In 2020, two-year-old Awaab Ishak died after prolonged exposure to mould in his home in Rochdale.
Under new government proposals, dubbed “Awaab’s law”, social housing landlords in England could be forced to repair mouldy properties much more quickly.
Mould – sometimes referred to using the American spelling mold – is a microscopic fungus that grows in damp places.
Mould spores are found everywhere, and are released in their thousands into the atmosphere.
Signs of mould at home include fuzzy black, white or green patches on the walls, and a damp and musty smell.
People living with mould are more likely to suffer from respiratory illnesses, infections, allergies or asthma.
Inhaling or touching the spores that mould releases into the air can cause an allergic reaction, such as sneezing, a runny nose, red eyes and a skin rash.
Mould can also trigger asthma attacks and cause coughing, wheezing and breathlessness.
Each year, the NHS in England spends an estimated £1.4bn on treating illnesses associated with living in cold or damp housing, according to building research body BRE.
Those more at risk from mould include the elderly, children and babies, as well as people with existing respiratory illnesses and some skin problems.
Condensation is the leading cause of mould in homes across the UK.
It most commonly occurs in parts of the home where there are high moisture levels: bathrooms, kitchens, and around windows.
When air cools, water vapour forms into water droplets as it comes into contact with surfaces in the home that are below a temperature known as the dew point.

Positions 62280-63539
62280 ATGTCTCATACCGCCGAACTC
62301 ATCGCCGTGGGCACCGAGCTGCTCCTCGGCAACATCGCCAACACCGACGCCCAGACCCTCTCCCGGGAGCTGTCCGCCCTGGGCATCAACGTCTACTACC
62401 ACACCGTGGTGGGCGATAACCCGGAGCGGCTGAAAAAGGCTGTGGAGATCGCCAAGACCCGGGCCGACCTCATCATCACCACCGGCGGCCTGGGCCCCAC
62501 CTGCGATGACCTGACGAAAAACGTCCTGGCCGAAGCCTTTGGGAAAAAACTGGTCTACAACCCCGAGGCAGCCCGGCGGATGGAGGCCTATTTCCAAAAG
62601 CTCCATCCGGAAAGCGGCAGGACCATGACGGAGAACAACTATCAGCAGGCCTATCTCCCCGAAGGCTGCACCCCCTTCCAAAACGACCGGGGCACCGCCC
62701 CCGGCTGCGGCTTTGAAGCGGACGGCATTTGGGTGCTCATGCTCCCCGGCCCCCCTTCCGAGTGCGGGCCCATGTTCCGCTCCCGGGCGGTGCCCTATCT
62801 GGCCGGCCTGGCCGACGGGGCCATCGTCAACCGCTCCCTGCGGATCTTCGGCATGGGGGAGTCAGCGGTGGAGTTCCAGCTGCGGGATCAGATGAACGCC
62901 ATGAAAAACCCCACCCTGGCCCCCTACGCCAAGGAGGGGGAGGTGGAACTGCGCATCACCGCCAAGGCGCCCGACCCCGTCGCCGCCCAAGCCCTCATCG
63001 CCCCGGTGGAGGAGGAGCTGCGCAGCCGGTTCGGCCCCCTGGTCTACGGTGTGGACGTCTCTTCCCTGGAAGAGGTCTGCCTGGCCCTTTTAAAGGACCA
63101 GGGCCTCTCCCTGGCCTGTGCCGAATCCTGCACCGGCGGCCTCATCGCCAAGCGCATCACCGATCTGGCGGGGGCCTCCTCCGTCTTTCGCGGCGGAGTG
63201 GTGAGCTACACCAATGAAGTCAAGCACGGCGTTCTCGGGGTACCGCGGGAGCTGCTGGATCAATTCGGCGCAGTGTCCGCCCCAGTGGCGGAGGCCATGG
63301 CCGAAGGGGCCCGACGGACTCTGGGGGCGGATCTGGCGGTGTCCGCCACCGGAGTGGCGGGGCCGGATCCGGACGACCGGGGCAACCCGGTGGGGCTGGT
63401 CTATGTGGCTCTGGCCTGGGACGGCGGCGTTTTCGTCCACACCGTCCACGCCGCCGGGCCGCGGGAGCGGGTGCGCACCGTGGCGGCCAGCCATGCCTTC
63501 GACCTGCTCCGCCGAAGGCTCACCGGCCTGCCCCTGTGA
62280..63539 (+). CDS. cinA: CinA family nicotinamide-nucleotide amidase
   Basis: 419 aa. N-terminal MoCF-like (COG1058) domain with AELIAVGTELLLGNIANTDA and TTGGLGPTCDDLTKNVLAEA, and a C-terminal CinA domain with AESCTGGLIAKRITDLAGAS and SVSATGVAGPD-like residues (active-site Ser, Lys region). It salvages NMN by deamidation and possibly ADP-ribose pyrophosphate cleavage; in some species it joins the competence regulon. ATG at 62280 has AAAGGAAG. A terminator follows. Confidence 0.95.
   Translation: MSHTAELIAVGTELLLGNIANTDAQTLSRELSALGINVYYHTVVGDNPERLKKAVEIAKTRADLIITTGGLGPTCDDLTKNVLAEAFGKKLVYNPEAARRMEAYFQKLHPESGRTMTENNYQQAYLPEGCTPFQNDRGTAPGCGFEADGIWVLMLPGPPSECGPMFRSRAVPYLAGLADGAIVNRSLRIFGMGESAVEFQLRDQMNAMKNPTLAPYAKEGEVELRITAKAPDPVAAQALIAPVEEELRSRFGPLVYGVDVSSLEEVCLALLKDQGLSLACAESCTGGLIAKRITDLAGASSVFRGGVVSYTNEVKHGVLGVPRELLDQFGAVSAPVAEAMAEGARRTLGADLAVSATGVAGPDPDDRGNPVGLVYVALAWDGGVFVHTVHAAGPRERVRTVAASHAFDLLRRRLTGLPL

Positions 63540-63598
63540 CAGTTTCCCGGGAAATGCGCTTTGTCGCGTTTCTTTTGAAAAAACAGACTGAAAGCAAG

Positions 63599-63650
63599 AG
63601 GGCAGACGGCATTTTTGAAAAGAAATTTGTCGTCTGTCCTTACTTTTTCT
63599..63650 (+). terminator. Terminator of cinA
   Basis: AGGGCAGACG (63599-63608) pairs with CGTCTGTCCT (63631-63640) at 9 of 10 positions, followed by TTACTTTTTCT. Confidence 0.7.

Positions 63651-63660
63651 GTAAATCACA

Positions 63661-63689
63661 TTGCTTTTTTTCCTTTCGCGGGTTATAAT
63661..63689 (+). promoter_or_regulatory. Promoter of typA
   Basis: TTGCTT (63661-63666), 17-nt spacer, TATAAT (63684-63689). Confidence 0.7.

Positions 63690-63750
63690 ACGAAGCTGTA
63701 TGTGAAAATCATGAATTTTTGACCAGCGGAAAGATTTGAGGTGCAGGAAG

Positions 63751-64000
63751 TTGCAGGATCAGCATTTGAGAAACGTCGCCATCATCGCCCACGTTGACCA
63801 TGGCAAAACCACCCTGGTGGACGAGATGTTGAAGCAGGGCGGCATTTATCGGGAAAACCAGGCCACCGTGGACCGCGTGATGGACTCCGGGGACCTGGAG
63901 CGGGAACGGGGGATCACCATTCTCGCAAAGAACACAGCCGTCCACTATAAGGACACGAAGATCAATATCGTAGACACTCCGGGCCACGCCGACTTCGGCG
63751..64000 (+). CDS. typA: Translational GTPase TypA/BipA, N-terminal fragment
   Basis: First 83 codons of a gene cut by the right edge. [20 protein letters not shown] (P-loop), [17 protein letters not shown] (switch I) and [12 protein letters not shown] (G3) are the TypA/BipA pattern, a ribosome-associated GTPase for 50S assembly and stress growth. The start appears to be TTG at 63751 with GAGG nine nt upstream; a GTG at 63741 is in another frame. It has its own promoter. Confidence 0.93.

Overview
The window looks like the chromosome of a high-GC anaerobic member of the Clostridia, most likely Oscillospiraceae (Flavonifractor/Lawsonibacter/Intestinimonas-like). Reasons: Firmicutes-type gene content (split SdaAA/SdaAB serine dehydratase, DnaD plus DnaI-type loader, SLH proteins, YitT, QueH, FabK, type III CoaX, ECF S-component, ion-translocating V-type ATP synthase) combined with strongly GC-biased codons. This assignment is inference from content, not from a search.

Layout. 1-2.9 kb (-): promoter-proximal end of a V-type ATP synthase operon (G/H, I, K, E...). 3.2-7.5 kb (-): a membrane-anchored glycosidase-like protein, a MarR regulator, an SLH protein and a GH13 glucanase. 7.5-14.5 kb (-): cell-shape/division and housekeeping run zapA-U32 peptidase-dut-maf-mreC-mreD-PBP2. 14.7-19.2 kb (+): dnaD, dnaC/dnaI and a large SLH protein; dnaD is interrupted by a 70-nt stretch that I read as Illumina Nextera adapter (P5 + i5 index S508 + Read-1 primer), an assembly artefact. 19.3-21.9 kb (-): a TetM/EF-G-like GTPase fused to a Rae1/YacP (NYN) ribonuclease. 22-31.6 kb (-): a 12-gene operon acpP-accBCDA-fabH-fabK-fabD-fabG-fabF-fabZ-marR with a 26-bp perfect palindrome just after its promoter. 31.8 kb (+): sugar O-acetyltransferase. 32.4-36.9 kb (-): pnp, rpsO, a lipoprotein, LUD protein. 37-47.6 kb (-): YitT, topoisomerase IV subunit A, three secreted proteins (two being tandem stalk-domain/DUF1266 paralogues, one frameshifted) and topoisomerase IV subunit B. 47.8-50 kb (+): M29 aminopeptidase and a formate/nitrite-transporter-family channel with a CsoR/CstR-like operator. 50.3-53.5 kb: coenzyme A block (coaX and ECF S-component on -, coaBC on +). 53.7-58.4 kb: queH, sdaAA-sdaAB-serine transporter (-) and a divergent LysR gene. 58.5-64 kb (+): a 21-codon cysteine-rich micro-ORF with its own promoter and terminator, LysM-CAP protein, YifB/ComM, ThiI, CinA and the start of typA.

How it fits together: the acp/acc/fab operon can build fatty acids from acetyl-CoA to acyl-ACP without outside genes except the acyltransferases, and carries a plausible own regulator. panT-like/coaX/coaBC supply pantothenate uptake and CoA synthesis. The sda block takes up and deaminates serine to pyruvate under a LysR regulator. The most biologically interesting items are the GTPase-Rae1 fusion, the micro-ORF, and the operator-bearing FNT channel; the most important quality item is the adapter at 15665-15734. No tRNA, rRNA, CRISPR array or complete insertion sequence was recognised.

These surfaces can include uninsulated external walls or windows.
If left untreated, the surface can become damp and create the conditions for mould to grow.
Older and poorly insulated properties are more prone to this.
Mould can also be caused by daily tasks which create excess moisture such as showering, cooking and drying washing indoors.
Taking shorter showers and wiping down surfaces afterwards can help, as can improving ventilation, and opening kitchen windows or using an extractor fan when cooking.
It is also important to check for leaky pipes or gutters which can make the problem worse.
Private and social landlords have a responsibility to make sure homes are safe and in good repair.
In private and social rental properties, it is the landlord’s responsibility to fix a mould problem which is due to poor maintenance, according to the housing charity Shelter.
If the mould is so bad that your home becomes unfit for habitation, then you could be classed as homeless and entitled to emergency accommodation.
But landlords may not be responsible if there is evidence a tenant has not been ventilating the home correctly.
In December 2020, two-year-old Awaab Ishak died after prolonged exposure to mould in his home.
He lived in a one-bedroom flat in Rochdale with his father Faisal Abdullah and Faisal’s wife Aisha Amin.
Mr Abdullah reported mould developing in the flat to his housing association, Rochdale Boroughwide Housing (RBH), in 2017, but was told to paint over it.
In June 2020, he instructed solicitors to issue a claim over the recurring mould, but any repairs could not be done until the case was settled.
Awaab was taken to Rochdale Urgent Care Centre on 19 December that year with shortness of breath, and died a few days later after suffering respiratory and cardiac arrest.
The government has announced plans to ensure social housing providers in England address hazards such as damp and mould more quickly.
Social landlords would have to investigate issues within 14 days and begin fixing them within a further seven days. Emergency repairs would have to be made within 24 hours.
Landlords who fail to comply could be taken to court and ordered to pay compensation.
A consultation on the proposals closes on 5 March.
After this, the government says it will bring Awaab’s Law into force “as soon as practically possible”.
Article by the BBC https://www.bbc.co.uk/news/uk-63642856
If you would like to respond to the consultation; https://www.gov.uk/government/consultations/awaabs-law-consultation-on-timescales-for-repairs-in-the-social-rented-sector